Ulcers / 2011 / Article

Research Article | Open Access

Volume 2011 |Article ID 214124 | https://doi.org/10.1155/2011/214124

Alexander Kirillovich Gulevsky, Yelena Sergeevna Abakumova, Natalya Nikolaevna Moiseyeva, Yevgeniy Gennadievich Ivanov, "Influence of Cord Blood Fraction (below 5 kDa) on Reparative Processes during Subchronic Ulcerative Gastropathy", Ulcers, vol. 2011, Article ID 214124, 9 pages, 2011. https://doi.org/10.1155/2011/214124

Influence of Cord Blood Fraction (below 5 kDa) on Reparative Processes during Subchronic Ulcerative Gastropathy

Academic Editor: Gyula Mozsik
Received30 Mar 2011
Revised04 Jul 2011
Accepted04 Jul 2011
Published05 Sep 2011


The low molecular fraction (below 5 kDa) was extracted from cord blood by ultrafiltration. It has been shown that the cord blood fraction possesses antiulcer activity on the model subchronic stomach ulcer. The cord blood fraction injections caused a significant reduction in the area of ulcer lesions and promoted recovery of microcirculation, thickness, and structure of gland layer, which was accompanied by a decrease in leucocytes infiltration and an increase in glycosaminoglycans synthesis. That resulted in a faster recovery of mucus membrane of stomach as compared with Actovegin. Application of the cord blood fraction in animals with stomach ulcer normalized the alkaline phosphatase activity and thiobarbituric acid-active product content. Gel-penetrating chromatography showed that the patterns of the low molecular substances from cord blood and Actovegin differed both qualitatively and quantitatively.

1. Introduction

At present, ulcerative disease of stomach and duodenum is one of the most widespread morbi of the digestive apparatus. Mechanisms of ulcer formation are diverse. However, both ulcerogenesis and healing of ulcerative defects proceed against a background of significantly decreased cell energy levels owing to abnormalities of microcirculation, which accompany evident inflammatory changes in mucous coat of stomach [1].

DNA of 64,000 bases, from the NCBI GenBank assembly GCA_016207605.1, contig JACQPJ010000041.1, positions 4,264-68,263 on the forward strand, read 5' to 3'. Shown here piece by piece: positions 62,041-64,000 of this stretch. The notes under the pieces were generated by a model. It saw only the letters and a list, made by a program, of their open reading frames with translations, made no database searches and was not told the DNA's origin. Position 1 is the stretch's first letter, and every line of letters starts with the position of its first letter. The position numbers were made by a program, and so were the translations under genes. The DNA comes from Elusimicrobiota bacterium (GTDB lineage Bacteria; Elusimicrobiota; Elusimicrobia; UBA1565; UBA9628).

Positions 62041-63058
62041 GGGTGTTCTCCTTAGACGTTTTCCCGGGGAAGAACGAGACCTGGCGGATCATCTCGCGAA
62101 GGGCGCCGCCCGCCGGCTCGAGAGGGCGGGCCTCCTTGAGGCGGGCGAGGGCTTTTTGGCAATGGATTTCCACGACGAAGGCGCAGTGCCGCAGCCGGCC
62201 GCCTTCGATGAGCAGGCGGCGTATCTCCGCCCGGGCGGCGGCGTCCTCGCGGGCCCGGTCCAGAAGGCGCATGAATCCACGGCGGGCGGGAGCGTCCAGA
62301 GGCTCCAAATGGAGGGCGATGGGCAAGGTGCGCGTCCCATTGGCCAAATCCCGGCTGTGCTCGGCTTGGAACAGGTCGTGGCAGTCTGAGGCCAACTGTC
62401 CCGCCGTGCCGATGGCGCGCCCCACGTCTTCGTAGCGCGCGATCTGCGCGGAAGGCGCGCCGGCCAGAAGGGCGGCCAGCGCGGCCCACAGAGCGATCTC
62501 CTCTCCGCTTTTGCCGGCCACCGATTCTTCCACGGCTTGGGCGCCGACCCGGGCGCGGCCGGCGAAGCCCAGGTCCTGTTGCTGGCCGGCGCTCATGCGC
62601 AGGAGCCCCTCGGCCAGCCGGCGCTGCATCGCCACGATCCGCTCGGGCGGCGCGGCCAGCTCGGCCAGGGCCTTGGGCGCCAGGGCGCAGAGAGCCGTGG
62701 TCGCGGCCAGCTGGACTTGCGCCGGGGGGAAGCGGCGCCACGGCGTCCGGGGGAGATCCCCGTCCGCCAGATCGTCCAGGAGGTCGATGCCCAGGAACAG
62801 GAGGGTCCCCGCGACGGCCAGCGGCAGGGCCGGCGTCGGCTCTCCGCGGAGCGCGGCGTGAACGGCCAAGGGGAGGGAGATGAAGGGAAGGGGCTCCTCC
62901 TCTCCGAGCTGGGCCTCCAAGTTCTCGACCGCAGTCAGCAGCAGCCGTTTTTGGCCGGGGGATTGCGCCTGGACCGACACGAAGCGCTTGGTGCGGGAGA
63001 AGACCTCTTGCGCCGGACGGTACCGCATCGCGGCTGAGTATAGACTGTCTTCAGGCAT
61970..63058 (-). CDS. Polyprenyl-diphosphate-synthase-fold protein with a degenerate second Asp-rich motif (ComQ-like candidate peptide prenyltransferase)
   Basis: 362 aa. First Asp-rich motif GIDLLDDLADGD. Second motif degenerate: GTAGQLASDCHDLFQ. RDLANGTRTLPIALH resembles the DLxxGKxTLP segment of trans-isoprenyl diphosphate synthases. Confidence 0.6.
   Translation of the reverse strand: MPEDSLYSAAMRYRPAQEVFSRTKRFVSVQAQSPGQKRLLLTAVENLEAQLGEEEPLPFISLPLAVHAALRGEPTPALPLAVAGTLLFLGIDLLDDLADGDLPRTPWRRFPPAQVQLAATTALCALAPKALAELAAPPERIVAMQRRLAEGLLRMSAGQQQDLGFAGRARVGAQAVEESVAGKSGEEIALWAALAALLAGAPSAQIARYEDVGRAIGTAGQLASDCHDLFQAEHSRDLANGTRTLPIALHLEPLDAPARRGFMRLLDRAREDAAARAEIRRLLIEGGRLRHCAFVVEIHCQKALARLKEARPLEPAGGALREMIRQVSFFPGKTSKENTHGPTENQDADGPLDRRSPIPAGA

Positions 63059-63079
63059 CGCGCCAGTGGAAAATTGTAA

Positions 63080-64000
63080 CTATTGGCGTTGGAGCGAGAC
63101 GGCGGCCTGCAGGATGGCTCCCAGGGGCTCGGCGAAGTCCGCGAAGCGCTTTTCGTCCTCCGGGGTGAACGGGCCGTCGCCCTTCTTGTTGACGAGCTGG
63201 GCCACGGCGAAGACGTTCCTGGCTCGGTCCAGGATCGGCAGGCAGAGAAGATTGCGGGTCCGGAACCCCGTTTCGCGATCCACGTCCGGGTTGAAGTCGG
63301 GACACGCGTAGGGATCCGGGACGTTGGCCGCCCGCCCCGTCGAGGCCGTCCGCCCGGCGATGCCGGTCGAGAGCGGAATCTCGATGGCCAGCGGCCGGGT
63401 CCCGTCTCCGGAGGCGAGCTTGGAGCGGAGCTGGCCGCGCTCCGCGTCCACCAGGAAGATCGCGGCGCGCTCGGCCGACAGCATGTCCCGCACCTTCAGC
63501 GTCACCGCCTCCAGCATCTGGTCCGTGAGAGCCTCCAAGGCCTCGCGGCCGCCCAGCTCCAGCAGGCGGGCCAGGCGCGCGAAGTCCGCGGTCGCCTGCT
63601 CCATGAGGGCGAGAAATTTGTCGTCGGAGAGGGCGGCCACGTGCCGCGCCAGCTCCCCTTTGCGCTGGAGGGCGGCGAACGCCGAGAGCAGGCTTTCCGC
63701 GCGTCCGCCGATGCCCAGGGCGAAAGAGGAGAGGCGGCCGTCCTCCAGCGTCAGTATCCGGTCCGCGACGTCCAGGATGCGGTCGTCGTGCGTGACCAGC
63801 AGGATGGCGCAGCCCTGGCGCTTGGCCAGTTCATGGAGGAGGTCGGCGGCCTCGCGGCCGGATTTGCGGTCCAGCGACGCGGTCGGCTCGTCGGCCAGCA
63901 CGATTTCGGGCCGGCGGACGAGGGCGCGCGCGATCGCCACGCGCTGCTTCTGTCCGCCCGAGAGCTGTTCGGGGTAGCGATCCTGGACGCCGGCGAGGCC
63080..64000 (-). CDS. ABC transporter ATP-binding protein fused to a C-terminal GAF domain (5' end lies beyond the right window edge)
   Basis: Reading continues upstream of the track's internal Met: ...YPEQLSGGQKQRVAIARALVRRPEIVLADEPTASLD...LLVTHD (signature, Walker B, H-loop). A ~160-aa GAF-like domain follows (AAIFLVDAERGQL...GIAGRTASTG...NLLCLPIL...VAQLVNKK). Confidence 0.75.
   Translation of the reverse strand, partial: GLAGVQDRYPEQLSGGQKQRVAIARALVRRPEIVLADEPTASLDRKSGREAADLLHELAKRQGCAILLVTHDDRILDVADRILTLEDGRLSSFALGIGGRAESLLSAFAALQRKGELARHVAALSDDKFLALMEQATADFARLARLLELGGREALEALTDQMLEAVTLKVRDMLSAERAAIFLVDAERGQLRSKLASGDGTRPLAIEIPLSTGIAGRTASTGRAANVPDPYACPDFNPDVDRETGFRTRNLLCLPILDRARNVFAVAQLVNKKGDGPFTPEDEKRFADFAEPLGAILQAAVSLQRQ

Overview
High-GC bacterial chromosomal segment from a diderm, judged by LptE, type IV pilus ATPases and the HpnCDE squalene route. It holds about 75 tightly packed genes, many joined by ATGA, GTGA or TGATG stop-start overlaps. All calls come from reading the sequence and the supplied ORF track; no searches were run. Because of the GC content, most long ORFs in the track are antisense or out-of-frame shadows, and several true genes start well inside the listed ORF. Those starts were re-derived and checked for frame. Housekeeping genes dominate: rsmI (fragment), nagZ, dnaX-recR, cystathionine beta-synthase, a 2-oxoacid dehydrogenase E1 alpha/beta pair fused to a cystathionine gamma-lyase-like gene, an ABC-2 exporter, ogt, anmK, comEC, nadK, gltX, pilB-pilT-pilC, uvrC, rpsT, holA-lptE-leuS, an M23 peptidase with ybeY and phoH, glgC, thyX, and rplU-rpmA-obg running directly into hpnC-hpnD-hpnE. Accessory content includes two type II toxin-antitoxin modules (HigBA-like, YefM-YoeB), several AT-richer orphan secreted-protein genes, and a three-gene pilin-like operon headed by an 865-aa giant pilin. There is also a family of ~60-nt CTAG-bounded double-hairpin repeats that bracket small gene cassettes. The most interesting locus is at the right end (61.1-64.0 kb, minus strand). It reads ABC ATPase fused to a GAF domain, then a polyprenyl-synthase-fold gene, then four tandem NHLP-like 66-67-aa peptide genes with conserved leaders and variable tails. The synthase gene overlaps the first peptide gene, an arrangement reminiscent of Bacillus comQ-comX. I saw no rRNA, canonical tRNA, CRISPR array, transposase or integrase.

Currently, the administration of medicines designated for the elimination of bioenergy disorders, reduction in inflammatory cell infiltration, and recovery of mucous coat microcirculation is among new approaches to the treatment of ulcerative disease. Actovegin belongs to such preparations. It is highly purified hemodialysate extracted from vealer blood by ultrafiltration. Molecular weights of organic substances in Actovegin do not exceed 5 kDa [2]. Actovegin only contains physiological components with high bioactivity. Its pharmacological action is based on the improvement in glucose transport and oxygen uptake in tissues. The latter results in activation of aerobic oxidation, which enhances the cell energy potential. Besides, under conditions of tissue hypoxia caused by microcirculation abnormalities Actovegin contribute to recovery of capillary network due to neogenic vessels [2].

At the same time, nowadays, extensive information on positive influence of cord (umbilical) blood on different organs, systems, cell cultures, and organism as a whole has been collected [3, 4]. Cord blood contains a variety of specific placental proteins, hormones, growth and hemopoietic factors, cytokines, interleukins, immunomodulators, opioid peptides, and enzymes [3, 4]. It was shown that due to its unique composition cord blood offered a number of benefits over donor blood [3, 5]. On the grounds of the above mentioned one can assume that cord blood and its low molecular fraction (below 5 kDa) has a higher bioactivity than Actovegin, which is obtained from vealer blood. That is why the aim of the work was to study the influence of a low molecular fraction (below 5 kDa) from cattle cord blood (CBF) on reparative processes in mucous coat of stomach under ulcerative gastropathy in comparison with Actovegin.

2. Materials and Methods

The extraction of a fraction containing components with molecular weights below 5 kDa from the whole cattle blood was performed by the ultrafiltration method [6] using a membrane module “Sartorius” (Germany). After ultrafiltration, CBF was lyophilized in a freeze-drying chamber under the pressure of 5 × 10−2 mmHg; the total duration of drying was 28–30 h. Lyophilized samples were stored at −80°C. Actovegin (commercial preparation, “Nycomed”, Austria) was used as a comparator agent at the concentration 40 mg (dry weight/mL).

Gel-penetrating chromatography was performed on a plastic column (1.6 × 40 cm) filled with polyvinyl gel Toyopeas 1HW-40 Fine (Toyo Soda, Japan). The phosphate-buffered saline (30 mM Na2HPO4, 200 mM NaCl, pH 7.6) was used as an eluent. Actovegin and CBF were laid onto the column in quantities 4 mg and 0.4 mg (dry weight). Relative quantitative contents of low molecular components were calculated as areas under peaks (×𝑎, where is peak height, 𝑎 is width on half-height) normalized by the total area under all the peaks [7].